What’s better, Windows or MacOS?
I’m not touching that one with a 10-foot pole. There are no online commenters angrier than Mac fans bashing Windows, or Windows fans bashing Macs. That said, there are a few general rules of thumb that can help determine which side of the fence is right for you.
MacBooks, which run Apple’s MacOS operating system (formerly known as OS X), have a higher cost of entry. The least-expensive MacBook right now is the 13-inch MacBook Air, which starts at $1,000, while the latest MacBook Pro starts at $1,500.
However, you get an amazingly seamless partnership of hardware and software, which is especially evident in how the multitouch gestures beat any Windows laptop, and how it’s so easy to preview almost any file just by tapping the space bar.
That said, there’s a lot less software you can install on a Mac, and games are pretty much out of the question. Under the latest version of MacOS, you have to go digging around in the settings menus to even install any software from what Apple calls “unidentified developers,” which is anyone without its stamp of approval.
With Microsoft’s OS, now up to Windows 10 (where did Windows 9 go? Don’t ask…), you get a lot more flexibility in price, hardware and software. Windows 10 laptops dip as low as $200, and I’ve also reviewed configurations that top $5,000. You can get a 10mm thick ultraslim system, or a giant 12-pound-plus monster. You can get gaming rigs, hybrids that split into a separate tablet and keyboard, and just a generic-looking $600 plastic clamshell.
Windows is great if you like to tinker with registries and drivers, you want more direct control over what your software and operating system are doing, or if you want a touch-based OS, as most Windows laptops have at least a touch option now. On top of that, Windows 10 is much easier for a beginner to use than any previous version, and “running Windows” is no longer considered a knock against a PC.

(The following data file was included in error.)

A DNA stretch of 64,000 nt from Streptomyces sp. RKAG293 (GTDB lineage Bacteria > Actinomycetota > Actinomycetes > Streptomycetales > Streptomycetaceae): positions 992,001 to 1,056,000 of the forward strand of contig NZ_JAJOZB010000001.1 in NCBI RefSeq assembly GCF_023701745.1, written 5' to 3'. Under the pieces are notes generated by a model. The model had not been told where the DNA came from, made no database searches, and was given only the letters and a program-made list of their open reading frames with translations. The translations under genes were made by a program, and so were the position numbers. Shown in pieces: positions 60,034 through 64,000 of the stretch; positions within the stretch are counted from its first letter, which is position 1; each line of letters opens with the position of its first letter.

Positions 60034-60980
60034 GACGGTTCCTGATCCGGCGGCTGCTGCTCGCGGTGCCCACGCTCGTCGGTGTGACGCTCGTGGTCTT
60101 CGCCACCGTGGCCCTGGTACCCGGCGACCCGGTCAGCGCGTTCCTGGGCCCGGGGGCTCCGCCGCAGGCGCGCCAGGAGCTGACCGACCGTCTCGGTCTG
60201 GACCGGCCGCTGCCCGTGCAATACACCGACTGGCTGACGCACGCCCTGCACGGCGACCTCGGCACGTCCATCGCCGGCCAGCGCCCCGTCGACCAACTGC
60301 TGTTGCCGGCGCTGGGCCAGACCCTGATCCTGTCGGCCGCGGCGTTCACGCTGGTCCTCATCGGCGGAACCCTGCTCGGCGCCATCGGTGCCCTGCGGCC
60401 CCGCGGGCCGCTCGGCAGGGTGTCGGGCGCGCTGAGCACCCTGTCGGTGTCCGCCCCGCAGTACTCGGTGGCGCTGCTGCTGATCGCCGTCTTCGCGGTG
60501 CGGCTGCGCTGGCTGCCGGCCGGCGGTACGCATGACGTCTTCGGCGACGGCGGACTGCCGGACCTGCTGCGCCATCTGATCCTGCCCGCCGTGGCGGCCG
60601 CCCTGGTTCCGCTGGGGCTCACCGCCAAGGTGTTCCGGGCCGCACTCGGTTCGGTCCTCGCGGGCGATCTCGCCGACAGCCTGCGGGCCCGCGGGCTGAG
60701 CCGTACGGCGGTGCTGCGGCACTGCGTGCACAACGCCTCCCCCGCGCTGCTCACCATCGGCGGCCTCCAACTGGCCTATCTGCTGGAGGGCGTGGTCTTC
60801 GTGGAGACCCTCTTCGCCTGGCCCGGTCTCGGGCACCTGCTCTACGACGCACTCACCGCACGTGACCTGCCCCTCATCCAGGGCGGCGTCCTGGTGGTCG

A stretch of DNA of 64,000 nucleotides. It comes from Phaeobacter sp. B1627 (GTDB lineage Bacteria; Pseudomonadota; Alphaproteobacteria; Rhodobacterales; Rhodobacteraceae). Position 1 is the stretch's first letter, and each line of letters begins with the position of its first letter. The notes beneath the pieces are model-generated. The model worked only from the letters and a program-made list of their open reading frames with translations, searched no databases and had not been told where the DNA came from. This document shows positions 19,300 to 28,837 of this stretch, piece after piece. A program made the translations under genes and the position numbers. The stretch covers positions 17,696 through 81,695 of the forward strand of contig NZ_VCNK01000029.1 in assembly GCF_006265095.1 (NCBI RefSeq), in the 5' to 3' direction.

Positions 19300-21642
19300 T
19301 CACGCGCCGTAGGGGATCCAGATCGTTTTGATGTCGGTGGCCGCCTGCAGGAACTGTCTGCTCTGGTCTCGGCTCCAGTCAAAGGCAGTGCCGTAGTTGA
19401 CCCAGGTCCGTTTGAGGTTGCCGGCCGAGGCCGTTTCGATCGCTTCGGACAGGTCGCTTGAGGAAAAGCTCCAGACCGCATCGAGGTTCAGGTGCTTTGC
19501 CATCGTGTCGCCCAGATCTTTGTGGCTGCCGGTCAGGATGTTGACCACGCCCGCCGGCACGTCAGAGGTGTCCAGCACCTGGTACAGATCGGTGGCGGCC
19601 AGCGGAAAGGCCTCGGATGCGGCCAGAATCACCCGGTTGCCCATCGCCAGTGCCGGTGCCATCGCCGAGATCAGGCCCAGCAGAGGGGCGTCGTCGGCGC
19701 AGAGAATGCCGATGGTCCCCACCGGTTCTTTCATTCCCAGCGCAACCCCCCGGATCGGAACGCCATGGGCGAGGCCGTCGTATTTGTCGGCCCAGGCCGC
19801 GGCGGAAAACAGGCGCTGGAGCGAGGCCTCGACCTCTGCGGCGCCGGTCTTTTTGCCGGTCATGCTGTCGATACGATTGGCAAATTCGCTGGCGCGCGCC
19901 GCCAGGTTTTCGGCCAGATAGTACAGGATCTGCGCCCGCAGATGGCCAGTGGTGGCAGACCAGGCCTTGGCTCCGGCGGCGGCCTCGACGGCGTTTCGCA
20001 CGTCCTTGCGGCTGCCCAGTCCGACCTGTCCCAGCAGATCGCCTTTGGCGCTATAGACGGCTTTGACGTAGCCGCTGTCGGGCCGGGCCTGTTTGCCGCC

The tl:dr version: choosing between Windows 10 and MacOS depends on what style of laptop hardware you want, and how much you want to spend.
How about a Chromebook?
Not too long ago, these stripped-down laptops running Google’s Chrome OS were basically just big web browsers with few other features. They were cheap, they went online, and that was about all you could say about them.
Now that we’re in the third or fourth major generation of Chromebooks, they’ve evolved to such a degree that there’s really no reason a Chromebook can’t be your main laptop. New models have basic filing system and media management tools, and nearly everything you’d want to do is browser-based, anyway. Gmail is probably your main mail app. Music comes from Spotify or another online streaming source, video comes from Netflix, Amazon or YouTube, and for office work, there’s either Google Docs and its related tools, or the free online version of Microsoft Office.
Beyond that, new Chromebooks are adding Android app compatibility. So now, in systems such as the Samsung Chromebook Pro, you can download, install and run a ton of new apps. Only a handful are optimized for Chrome OS so far, but more will follow.
The upshot is that a cheap Chromebook feels faster and more responsive than a similarly cheap Windows laptop. For about $500 or less, unless you really need a Windows-only feature, just get a Chromebook.